After spending about two weeks at the hospital, Idowu was transferred to the Lagos State University Teaching Hospital, LASUTH, Ikeja, where he was placed on admission at the psychiatric ward. He later went into coma and was taken to the Intensive Care Unit of LASUTH. After about two months in the ICU, he passed on. The autopsy report said Idowu had an infection called meningoencephalitis and later, bronchopneumoni, which “continued till death”.

How Idowu’s case moved from “ordinary” malaria to mental illness to an infection called meningoencephalitis, and then to bronchopneumonia continues to baffle many.

A worrying trend

Idowu is just one out of many cases of misdiagnosis recorded in Nigeria, and as is often the case, deaths arising from situations like this are brushed aside as seeking redress seems farfetched.

“Clinical negligence and medical errors is rife in most developing countries such as Nigeria because of chain reactions of events viz: cultural notion regarding adverse medical events; poverty and financial ineptitude to pursue legal action against perceived negligence; ignorance of the rights of the individual to seek redress in court in the face of gross clinical negligence and serious harm; indifferent attitude of health-care providers toward their patients’ well-being; limited options of treatment; and poor health-care delivery system,” said Felix Nzube Chukwuneke, senior lecturer, Department of Maxillofacial Surgery, College of Medicine, University of Nigeria, Nsukka.

“It is also important to note that clinicians and health-care providers in Nigeria and elsewhere are not infallible and a lot have been doing their job diligently in keeping the good reputation of the health-care profession,” Chukwuneke said in a paper, ‘Medical incidents in developing countries: A few case studies from Nigeria’.

According to him, the moral worth of a clinician’s action in patients’ management depends exclusively on the moral acceptability of the rule of obligation to duty on which the clinician acts.

“Since every rational being thinks of him or herself as an end, all people must act in such a way that they treat humanity, whether in their own person or in the person of another, always as an end and never simply as a means. A duty of care is, therefore, paramount in the relationship between clinician and patient. While litigation in healthcare system is rapidly increasing globally, which affords individual explanation and compensation for perceived wrong diagnosis and treatment, it is still rudimentary in Nigeria. This default position has made most health-care providers indifferent in the presence of gross clinical negligence and medical errors,” he said.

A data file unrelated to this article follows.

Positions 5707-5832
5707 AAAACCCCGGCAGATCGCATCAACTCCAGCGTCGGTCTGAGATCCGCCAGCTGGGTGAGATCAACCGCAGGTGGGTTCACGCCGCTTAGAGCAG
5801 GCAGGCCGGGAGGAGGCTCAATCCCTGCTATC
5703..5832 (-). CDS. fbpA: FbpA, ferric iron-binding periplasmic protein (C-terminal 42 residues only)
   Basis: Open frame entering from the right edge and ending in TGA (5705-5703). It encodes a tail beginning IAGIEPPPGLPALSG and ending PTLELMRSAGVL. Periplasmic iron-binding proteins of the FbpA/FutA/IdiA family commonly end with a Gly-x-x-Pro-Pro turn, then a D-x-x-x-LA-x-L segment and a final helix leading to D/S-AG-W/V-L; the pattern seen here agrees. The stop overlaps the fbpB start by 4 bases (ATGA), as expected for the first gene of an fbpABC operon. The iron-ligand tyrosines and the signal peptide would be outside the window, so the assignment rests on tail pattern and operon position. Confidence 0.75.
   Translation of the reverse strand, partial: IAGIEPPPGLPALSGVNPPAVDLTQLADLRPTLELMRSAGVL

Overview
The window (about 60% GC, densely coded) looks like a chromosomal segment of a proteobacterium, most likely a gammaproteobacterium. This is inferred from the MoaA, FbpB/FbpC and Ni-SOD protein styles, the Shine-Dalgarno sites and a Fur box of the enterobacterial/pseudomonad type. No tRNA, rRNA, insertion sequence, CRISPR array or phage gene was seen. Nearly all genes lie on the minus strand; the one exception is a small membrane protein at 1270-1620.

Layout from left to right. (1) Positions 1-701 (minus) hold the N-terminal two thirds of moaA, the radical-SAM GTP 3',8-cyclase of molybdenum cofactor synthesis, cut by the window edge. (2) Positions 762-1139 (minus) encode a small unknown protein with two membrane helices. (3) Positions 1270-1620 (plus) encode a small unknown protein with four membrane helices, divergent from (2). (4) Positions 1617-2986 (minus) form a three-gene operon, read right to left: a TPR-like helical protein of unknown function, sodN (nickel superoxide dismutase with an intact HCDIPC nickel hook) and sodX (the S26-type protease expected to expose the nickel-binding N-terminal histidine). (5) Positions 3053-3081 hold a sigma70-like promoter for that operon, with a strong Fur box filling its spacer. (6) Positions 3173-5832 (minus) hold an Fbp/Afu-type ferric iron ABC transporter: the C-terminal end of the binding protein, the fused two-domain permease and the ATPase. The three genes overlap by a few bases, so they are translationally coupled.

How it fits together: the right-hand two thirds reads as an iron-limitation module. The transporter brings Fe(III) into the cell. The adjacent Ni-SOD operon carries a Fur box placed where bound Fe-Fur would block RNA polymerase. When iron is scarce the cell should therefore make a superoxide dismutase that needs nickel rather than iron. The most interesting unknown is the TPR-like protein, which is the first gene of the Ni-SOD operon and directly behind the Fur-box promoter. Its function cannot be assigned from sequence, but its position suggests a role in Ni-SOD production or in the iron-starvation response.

“Though most Nigerians may be aware of their rights to institute legal action in situations such as negligence with serious harm or death, the socioeconomic factors, cultural and religious notions among other reasons within the society often make litigation impossible for an individual. Attributing every medical adverse event in the course of treatment as ‘God’s Will’ and the saying ‘It’s God’s Time’ for every death among most African people has also become a great impediment to curbing clinical negligence in our environment,” he added.

Chimaobi Udenze, a gynaecologist, is of the view the misdiagnosis issue is a sad one because it queries the competence of medical professionals and withdraws patients’ confidence on even the so-called consultants.

“Imagine giving a neighbour’s child wrong prescription and he dies days later. Many will refer to the doctor as quack, and how would he live peacefully in that same compound with such neighbours or even raise his shoulders high when they call doctors? As journalists are conscious of their byline, so also should a doctor because name is everything in medical profession,” he said.